A researcher is claiming that the credit scores of almost every American were exposed through an API tool used by the Experian credit bureau, that he said was left open on a lender site without even basic security protections.
Experian, for its part, refuted concerns from the security community that the issue could be systemic.
The tool, called the Experian Connect API, allows lenders to automate FICO-score queries. Bill Demirkapi, a sophomore at Rochester Institute of Technology, was shopping for student loans when he found a lender that would check his eligibility with just a name, address and date of birth, according to a published report.
Demirkapi was surprised and decided to take a peek at the code, which showed that an connection to an Experian API was behind the tool, he said.
“No one should be able to perform an Experian credit check with only publicly available information,” Demirkapi told Krebs On Security, which was the first to break the story of the leak. “Experian should mandate non-public information for promotional inquiries, otherwise an attacker who found a single vulnerability in a vendor could easily abuse Experian’s system.”
Demirkapi said he was even able to build a command-line tool that let him automate lookups, even after entering all zeros in the fields for date of birth, which he named, “Bill’s Cool Credit Score Lookup Utility.”
In addition to raw credit scores, Krebs said that he was able to use the API connection to get “risk factors” from Experian that explained potential flaws in a person’s credit history. He ran a credit check for his friend “Bill” which returned the explanation for his mid-700s credit score that he had “Too many consumer-finance company accounts.”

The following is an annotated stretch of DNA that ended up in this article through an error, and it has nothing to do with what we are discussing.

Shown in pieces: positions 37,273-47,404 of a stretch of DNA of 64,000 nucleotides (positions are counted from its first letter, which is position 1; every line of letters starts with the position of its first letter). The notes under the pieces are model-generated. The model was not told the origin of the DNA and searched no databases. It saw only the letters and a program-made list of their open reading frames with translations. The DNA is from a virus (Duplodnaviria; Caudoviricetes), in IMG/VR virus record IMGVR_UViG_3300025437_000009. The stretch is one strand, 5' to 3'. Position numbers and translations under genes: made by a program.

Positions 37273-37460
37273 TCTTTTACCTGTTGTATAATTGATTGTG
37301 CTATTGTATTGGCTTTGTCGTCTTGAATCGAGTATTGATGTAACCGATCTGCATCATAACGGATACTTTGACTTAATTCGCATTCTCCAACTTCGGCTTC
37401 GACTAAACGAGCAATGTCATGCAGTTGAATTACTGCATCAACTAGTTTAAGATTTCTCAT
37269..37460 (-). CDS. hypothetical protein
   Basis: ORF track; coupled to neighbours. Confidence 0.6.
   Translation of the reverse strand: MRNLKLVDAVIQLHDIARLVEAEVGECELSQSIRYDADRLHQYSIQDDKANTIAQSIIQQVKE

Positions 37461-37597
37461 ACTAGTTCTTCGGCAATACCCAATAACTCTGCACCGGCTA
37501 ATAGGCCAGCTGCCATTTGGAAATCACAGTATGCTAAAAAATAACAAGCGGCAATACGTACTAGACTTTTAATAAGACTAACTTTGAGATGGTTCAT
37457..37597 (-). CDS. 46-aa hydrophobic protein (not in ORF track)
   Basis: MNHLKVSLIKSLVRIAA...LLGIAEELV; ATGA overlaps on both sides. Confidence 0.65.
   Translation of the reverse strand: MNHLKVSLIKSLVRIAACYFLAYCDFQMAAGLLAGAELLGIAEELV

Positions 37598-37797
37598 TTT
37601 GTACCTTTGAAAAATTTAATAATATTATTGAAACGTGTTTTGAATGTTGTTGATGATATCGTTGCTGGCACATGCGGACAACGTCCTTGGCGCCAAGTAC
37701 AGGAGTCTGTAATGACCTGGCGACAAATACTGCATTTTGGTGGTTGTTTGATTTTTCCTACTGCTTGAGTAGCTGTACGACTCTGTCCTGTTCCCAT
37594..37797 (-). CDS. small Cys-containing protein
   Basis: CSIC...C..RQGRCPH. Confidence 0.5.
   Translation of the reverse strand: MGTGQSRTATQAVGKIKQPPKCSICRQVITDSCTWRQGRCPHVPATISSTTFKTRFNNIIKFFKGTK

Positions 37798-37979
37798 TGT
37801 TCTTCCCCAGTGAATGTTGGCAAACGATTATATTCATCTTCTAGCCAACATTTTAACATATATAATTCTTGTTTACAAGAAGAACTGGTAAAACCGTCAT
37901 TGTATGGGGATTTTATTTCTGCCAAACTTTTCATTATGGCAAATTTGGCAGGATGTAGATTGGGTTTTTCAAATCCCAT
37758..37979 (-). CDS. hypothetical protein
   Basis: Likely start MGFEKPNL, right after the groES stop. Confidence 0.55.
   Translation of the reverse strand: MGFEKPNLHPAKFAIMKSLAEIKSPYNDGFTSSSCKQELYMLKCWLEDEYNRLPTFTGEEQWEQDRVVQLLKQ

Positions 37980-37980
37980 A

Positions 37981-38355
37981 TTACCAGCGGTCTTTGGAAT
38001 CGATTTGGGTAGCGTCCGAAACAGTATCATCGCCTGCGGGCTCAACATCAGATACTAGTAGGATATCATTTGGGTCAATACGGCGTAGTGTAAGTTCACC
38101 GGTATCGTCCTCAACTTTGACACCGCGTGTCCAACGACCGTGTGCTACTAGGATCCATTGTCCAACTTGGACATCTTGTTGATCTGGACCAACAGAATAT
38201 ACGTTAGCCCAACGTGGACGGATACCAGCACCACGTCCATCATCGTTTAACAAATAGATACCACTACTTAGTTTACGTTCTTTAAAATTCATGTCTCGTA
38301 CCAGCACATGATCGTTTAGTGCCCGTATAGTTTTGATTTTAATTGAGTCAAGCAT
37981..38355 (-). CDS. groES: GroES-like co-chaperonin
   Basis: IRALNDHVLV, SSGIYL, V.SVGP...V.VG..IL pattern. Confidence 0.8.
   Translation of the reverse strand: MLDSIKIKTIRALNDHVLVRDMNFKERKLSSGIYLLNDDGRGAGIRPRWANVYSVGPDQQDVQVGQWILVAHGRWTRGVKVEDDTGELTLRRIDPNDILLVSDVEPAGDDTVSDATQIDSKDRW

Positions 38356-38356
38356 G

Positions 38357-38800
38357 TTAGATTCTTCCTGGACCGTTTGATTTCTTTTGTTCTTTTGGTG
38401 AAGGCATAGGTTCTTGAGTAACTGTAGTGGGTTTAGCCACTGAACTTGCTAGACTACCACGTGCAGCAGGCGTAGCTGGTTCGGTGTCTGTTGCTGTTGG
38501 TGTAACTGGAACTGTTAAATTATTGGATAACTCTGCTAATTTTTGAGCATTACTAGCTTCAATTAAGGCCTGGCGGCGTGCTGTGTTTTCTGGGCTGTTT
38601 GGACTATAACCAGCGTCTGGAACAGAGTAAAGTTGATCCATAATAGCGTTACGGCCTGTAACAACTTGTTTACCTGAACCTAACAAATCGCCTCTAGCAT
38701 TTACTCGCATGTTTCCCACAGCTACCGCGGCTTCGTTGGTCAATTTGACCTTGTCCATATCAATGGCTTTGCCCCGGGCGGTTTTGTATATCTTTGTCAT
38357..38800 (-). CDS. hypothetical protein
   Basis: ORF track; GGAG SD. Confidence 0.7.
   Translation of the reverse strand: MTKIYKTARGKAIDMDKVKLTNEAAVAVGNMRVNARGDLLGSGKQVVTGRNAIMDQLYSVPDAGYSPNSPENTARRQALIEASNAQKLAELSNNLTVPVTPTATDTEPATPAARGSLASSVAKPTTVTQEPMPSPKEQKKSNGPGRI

— Bill Demirkapi (@BillDemirkapi) April 28, 2021
Experian’s Leaky API Systemic?
Experian said it fixed the unprotected endpoint instance, but some researchers are concerned that other exposed Experian APIs might be out there, sitting unprotected, just waiting to be exploited by cybercriminals. There is a huge precedent for bad actors going after such data, in the 2017 breach of Equifax. In that instance, Chinese hackers stole financial details of 143 million Americans from the Experian rival.
However, an Experian spokesperson pushed back on the notion that there could be other insecure interfaces out there.
“We can confirm a single, isolated instance involving a client website,” she told Threatpost. “This situation did not implicate or compromise any of Experian’s systems, including our API. We were able to alert the client and resolve the matter.”
She added, “To reiterate, while this did not compromise any of Experian’s systems, we take this matter very seriously. In fact, we continually work with our clients to review their processes and ensure data security best practices.”
When Threatpost reached out for additional clarification, she responded that, “To be clear, this was isolated to a single client and a vulnerability with the client’s website.” She added, “We can confirm the security of our APIs. Upon identifying the source of the situation we shut down access to the client. We are working with our clients to ensure security best practices, and continuing to vet all our partners and mandate robust security measures and controls to secure our data.”